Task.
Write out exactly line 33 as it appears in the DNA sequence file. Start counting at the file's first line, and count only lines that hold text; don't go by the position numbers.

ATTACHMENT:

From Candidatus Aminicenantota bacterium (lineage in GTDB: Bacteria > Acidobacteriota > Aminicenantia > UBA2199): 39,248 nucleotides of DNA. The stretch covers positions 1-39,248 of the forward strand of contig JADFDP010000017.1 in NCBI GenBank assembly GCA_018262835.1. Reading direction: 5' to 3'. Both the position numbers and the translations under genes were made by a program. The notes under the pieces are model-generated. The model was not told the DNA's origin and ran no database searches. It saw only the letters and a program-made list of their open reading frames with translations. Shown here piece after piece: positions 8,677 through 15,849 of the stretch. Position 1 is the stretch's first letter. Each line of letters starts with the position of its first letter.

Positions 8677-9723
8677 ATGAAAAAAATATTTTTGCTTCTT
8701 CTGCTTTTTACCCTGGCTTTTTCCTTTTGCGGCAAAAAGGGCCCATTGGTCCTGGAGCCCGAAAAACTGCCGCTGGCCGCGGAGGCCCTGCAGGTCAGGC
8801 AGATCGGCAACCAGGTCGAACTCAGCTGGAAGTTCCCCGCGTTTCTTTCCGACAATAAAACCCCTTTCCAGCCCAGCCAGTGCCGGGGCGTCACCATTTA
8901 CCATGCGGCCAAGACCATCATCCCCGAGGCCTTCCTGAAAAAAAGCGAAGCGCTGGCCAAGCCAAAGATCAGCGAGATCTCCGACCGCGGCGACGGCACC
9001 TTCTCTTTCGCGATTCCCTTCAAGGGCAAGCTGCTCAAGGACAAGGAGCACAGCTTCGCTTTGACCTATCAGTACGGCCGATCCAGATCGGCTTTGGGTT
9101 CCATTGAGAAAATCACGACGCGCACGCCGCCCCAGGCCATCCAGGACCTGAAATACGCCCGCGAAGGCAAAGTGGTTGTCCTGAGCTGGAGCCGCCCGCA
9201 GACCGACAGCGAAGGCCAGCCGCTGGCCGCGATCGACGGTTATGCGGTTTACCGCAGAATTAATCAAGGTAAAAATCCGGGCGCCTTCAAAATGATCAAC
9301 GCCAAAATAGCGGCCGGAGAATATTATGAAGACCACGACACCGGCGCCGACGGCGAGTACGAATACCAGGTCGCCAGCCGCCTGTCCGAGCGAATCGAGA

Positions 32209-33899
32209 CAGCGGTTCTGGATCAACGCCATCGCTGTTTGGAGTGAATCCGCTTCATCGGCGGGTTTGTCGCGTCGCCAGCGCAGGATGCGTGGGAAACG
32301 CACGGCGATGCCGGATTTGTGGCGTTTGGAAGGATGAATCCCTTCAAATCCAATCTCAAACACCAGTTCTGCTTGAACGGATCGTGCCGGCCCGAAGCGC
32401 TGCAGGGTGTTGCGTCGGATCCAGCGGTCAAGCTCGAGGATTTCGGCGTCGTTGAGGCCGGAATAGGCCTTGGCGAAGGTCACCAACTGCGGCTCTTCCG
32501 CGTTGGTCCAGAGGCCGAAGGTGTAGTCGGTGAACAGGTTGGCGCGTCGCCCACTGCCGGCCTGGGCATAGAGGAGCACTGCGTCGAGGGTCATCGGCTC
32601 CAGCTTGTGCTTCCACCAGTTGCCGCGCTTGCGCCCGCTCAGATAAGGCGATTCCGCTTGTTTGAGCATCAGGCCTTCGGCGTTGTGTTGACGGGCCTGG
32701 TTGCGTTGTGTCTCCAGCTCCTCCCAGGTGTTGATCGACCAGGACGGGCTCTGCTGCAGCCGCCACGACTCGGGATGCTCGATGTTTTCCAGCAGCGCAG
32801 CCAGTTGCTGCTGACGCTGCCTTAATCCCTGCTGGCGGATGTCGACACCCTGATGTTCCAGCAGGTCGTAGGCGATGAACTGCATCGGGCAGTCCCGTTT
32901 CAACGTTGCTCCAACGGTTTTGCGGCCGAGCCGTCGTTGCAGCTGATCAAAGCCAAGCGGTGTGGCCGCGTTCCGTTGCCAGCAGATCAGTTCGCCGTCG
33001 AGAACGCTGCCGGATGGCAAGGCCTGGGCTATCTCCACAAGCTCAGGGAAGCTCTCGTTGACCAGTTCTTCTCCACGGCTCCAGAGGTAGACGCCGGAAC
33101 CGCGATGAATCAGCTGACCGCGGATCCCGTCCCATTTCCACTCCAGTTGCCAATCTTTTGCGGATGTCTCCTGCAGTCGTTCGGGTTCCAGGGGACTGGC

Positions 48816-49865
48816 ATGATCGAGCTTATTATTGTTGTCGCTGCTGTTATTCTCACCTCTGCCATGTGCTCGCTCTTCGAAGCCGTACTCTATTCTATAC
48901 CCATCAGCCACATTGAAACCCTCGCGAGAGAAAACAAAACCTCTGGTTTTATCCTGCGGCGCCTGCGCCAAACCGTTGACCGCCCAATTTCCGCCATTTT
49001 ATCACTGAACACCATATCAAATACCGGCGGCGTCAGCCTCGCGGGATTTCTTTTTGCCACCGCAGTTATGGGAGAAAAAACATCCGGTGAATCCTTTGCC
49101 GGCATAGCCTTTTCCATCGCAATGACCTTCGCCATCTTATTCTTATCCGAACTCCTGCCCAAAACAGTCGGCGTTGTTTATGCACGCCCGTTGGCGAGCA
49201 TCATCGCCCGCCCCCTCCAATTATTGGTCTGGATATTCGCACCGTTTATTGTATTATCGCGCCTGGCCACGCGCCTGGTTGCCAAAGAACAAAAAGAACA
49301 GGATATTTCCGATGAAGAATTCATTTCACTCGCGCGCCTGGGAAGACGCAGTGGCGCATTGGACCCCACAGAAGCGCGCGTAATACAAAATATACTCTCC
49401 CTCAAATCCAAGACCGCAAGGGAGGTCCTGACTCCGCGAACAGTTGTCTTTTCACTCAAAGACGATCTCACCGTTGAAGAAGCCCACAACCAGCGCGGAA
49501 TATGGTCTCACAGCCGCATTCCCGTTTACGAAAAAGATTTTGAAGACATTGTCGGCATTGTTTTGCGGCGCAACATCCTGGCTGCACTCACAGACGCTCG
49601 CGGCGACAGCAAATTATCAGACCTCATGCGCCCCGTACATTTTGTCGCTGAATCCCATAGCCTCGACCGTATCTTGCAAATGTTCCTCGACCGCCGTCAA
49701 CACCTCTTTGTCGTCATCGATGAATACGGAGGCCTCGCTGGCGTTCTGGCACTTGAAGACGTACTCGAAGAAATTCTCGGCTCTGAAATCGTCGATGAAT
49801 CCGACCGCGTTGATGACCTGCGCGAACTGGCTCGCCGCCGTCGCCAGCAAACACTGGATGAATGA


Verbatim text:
49801 CCGACCGCGTTGATGACCTGCGCGAACTGGCTCGCCGCCGTCGCCAGCAAACACTGGATGAATGA